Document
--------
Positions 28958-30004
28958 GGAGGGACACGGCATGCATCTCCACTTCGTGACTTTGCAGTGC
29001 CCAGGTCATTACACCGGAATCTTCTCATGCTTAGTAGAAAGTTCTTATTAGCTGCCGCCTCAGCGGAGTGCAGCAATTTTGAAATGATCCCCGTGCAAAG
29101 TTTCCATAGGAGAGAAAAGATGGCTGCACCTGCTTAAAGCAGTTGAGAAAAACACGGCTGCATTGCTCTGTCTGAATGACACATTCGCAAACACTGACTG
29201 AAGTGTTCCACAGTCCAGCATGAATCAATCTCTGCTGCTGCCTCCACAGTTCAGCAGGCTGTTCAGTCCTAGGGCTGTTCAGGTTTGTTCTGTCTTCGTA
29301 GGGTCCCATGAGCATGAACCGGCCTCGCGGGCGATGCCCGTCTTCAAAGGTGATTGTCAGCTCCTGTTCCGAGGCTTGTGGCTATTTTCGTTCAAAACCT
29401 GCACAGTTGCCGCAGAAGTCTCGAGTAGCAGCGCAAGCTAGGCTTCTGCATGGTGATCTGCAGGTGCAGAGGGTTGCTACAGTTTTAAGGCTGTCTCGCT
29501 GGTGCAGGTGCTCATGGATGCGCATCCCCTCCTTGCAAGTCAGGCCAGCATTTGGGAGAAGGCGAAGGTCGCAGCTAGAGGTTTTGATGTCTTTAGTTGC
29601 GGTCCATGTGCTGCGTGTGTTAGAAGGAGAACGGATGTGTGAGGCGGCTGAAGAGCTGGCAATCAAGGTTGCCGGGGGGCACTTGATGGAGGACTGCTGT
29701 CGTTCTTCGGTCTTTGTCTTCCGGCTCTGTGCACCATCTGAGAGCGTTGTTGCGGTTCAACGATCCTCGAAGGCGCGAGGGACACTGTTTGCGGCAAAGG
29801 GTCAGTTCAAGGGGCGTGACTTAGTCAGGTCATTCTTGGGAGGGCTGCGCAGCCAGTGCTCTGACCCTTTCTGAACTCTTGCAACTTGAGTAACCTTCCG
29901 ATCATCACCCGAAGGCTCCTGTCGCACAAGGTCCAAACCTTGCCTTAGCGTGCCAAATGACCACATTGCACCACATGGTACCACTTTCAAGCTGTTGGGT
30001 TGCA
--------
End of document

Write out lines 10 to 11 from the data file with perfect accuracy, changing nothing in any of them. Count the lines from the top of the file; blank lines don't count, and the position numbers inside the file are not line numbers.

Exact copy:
29701 CGTTCTTCGGTCTTTGTCTTCCGGCTCTGTGCACCATCTGAGAGCGTTGTTGCGGTTCAACGATCCTCGAAGGCGCGAGGGACACTGTTTGCGGCAAAGG
29801 GTCAGTTCAAGGGGCGTGACTTAGTCAGGTCATTCTTGGGAGGGCTGCGCAGCCAGTGCTCTGACCCTTTCTGAACTCTTGCAACTTGAGTAACCTTCCG